Mr. Pontellier does not return until late that night. He disturbs Edna's sleep as he noisily empties his pockets and shares the gossip he has heard during the day with her. He is upset by her apparent lack of interest in what he has to say. He checks on his sleeping boys-for whom, the narrator notes, he has forgotten to bring the promised bonbons and peanuts-and announces to Edna that one of the children, Raoul, has a fever and needs attention. He then proceeds to smoke a cigar, criticizing Edna for being a poor mother. While her husband sleeps, Edna goes out to the porch to cry. She experiences an "indescribable oppression," and readers can no doubt understand why. She is in a relationship with a man who regards her as little more than his personal property, intended to cater to his needs no matter the hour of day or night (an identification which Edna explicitly rejects toward the novel's end; see Chapter XXXVI). Clearly, the narrator wishes reader to sympathize with Edna, rather than her husband.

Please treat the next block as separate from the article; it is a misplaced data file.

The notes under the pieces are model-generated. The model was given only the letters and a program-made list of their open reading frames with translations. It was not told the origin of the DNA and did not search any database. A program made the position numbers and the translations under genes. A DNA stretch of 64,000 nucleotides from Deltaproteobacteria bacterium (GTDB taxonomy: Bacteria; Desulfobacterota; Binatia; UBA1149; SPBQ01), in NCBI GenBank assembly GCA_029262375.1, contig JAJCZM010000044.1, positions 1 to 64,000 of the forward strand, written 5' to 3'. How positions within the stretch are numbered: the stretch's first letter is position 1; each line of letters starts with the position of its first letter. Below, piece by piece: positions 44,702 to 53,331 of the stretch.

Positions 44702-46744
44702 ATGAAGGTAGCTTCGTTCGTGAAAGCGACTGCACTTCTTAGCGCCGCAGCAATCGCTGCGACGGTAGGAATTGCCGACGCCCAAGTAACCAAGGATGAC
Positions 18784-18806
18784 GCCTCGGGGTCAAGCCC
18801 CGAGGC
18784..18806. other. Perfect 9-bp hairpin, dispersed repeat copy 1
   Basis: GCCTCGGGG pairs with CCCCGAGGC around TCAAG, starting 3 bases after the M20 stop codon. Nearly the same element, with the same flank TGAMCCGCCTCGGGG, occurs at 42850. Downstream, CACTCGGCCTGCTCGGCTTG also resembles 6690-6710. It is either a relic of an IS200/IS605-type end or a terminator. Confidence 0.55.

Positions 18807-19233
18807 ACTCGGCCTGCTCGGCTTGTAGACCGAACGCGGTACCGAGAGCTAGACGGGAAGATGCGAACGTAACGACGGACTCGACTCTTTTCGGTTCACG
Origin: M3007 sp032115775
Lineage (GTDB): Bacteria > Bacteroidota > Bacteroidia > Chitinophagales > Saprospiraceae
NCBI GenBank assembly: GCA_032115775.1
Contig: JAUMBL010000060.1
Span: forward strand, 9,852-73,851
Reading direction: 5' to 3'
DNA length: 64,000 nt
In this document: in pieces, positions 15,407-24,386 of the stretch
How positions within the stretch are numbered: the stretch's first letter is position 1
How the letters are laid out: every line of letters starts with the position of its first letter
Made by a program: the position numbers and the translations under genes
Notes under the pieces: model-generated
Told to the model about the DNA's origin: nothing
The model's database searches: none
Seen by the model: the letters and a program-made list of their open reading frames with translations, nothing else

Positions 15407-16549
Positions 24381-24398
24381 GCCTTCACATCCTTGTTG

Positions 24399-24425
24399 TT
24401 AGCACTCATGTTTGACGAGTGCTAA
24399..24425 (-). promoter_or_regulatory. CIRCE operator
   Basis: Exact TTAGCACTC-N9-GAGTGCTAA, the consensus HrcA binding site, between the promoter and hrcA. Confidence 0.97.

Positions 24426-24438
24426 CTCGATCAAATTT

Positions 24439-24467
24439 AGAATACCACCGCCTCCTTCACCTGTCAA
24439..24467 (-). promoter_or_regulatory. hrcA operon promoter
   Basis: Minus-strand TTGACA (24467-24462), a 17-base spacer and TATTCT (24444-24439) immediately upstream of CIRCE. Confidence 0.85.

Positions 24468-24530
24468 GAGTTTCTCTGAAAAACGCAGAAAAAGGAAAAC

The next morning, Mr. Pontellier gives Edna "half of the money which he had brought away from Klein's hotel"-perhaps gambling winnings. She accepts the money gladly, thinking she will use it to buy a wedding present for her younger sister, Janet. But Mr. Pontellier dismisses that idea with a laugh and a promise to do better for Janet (that is, presumably, to spend more money, more of his money). Having said good-bye to his family, he leaves to return to his business in New Orleans. He sends Edna a box of treats. The ladies of Grand Isle declare Edna's husband to be "the best husband in the world. Mrs. Pontellier [is] forced to admit that she knew of none better"-the narrator's ironic statement does not close off the possibility that better husbands and, indeed, better lives may, in fact, exist!